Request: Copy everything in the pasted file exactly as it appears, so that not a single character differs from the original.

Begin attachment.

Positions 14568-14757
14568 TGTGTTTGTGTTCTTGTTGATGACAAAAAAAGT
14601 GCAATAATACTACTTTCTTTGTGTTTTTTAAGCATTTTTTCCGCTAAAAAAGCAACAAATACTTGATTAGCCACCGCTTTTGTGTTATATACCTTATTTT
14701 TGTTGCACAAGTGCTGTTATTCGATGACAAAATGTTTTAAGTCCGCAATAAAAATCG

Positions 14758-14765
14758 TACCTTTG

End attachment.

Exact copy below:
Positions 14568-14757
14568 TGTGTTTGTGTTCTTGTTGATGACAAAAAAAGT
14601 GCAATAATACTACTTTCTTTGTGTTTTTTAAGCATTTTTTCCGCTAAAAAAGCAACAAATACTTGATTAGCCACCGCTTTTGTGTTATATACCTTATTTT
14701 TGTTGCACAAGTGCTGTTATTCGATGACAAAATGTTTTAAGTCCGCAATAAAAATCG

Positions 14758-14765
14758 TACCTTTG